Ah, but you say, the Russians would never permit this. They would thunder out a nuclear response, you say. No, they wouldn’t. In the first place, they would not hazard any military response at all, for the same practical reason we did not hazard a military response when Russian tanks rolled into the Crimea in 2014. Crimea is in the Russian sphere of influence and Cuba is in the American sphere of influence. Both nations understand those realities clearly. 

In fact, we can ensure that we are able to take Cuba without firing a shot, and here is how.  

Biden can send a special envoy to Russia to negotiate the deal well in advance, effectively providing an insurance policy against any violence. Perhaps he would even consider sending Donald Trump to speak with Mr. Trump’s good friend, Vladimir Putin. How and why would two presidents agree to work on a badly needed solution for America? Because each of them wants voters from the other man’s party? Because each of them cares in their own way about America? Because each of them wants to find a way out of the perilous international situation America has created in our own back yard? The actual reason doesn’t really matter. The solution to the problem matters.  

This particular envoy assignment is not necessary for the plan, but let’s pursue it a little further anyway. If Trump doesn’t recover his foreign affairs credibility, he cannot win in 2024. If Biden doesn’t pull off something bold and elegant in foreign affairs, even after the “end” of America’s forever wars, neither can he. Both presidents, and both political parties, need to do something. If the two of them accomplish this together, they can prove that America is not deadlocked politically forever. The two parties can still work together. Perhaps also they can then step back and make room for younger and more democracy-conscious reformers who might take a stab at re-invigorating the American republic within the two parties, or else by means of several other innovative parties acting in coalition to govern America.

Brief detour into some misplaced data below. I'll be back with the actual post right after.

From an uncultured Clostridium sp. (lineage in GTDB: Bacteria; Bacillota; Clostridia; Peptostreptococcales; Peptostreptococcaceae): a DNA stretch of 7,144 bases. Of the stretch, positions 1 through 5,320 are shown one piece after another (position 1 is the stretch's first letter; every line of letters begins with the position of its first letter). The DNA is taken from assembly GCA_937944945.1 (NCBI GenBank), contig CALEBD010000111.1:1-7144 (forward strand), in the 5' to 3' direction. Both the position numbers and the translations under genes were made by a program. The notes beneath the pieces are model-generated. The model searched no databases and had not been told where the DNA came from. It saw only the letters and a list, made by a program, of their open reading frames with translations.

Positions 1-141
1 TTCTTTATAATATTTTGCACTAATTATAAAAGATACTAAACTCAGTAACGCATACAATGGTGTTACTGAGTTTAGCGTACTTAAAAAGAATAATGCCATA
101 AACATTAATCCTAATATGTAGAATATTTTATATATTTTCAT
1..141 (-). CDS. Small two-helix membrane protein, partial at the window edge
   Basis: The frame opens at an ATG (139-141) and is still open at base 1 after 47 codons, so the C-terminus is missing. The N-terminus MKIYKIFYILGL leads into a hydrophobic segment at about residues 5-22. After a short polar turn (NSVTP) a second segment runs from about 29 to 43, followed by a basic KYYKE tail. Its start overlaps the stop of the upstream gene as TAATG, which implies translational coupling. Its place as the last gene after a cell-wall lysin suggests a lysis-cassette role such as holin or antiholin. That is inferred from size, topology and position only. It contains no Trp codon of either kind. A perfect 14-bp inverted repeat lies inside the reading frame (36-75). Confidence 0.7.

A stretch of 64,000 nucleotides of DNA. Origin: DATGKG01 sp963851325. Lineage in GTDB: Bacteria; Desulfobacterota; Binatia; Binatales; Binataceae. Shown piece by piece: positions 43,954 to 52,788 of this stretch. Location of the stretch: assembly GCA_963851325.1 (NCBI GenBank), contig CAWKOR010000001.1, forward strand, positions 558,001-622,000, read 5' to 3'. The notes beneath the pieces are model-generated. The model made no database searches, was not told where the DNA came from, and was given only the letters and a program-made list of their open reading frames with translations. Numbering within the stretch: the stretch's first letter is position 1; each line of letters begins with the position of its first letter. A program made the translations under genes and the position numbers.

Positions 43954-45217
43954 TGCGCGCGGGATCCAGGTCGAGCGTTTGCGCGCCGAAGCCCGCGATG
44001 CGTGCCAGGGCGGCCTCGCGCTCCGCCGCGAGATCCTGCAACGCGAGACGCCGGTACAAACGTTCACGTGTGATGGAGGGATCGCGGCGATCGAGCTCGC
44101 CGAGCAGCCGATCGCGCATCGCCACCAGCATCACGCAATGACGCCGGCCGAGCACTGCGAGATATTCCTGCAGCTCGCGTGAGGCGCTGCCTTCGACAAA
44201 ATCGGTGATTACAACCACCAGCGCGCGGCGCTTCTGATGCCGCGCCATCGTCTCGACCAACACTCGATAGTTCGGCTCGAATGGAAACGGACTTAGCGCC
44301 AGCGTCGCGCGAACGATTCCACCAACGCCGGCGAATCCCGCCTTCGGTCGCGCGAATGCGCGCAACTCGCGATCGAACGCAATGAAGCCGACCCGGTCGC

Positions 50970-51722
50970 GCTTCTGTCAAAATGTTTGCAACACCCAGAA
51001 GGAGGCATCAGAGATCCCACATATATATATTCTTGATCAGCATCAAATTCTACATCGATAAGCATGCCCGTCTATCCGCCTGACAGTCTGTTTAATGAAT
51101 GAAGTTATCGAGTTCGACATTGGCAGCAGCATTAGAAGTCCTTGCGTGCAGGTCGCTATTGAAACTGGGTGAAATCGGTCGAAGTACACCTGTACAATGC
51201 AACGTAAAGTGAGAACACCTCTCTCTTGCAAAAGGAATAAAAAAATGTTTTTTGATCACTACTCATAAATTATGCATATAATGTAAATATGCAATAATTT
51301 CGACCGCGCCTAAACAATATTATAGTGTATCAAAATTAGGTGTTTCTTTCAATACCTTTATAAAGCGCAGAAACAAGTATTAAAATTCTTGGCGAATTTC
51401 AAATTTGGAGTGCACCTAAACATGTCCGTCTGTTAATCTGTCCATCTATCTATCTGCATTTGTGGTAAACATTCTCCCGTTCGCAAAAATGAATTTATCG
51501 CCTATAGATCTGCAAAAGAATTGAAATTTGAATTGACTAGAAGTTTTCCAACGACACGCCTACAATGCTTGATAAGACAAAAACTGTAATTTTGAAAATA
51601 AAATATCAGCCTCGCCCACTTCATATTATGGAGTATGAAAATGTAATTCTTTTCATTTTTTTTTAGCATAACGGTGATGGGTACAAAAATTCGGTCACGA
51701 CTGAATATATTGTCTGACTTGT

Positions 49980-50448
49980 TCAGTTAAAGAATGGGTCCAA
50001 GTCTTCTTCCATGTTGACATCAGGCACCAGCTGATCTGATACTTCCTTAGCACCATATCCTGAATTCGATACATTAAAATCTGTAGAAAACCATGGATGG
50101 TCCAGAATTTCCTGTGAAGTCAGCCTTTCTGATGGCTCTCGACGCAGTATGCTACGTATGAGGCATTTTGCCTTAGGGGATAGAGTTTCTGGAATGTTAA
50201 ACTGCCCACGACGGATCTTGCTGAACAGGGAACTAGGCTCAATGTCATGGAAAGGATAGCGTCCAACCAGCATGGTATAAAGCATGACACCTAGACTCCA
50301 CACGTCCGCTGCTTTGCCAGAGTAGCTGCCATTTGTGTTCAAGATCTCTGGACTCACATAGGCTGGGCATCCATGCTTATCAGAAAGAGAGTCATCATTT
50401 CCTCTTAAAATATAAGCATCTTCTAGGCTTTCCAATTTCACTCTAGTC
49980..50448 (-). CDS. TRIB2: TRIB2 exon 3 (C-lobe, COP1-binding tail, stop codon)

If Biden and Biden’s choice of envoy cannot make an understanding with Putin, our tanks roll peacefully into Cuba anyway. The natives will place flowers in the metal barrels. Cuba’s own expats in America could then return to their families, now freed of servitude to a god they do not love. Our own bankers and industrialists would embrace the new investment opportunities so close to home. Such investment would be more politically palatable than continuing investments in a China that now menaces the world. 

Cultural, humanitarian, and public affairs wonks would then enjoy the opportunity and challenge of working to implement the resettlement of refugees from Haiti, Honduras, Guatemala, and El Salvador in Cuba. 

Robert Kimball Shinkoskey is a retired state government worker who writes about current affairs from a historical perspective. His book, The American Kings, documents the foreign affairs administrations of the Presidents from George Washington to Barack Obama.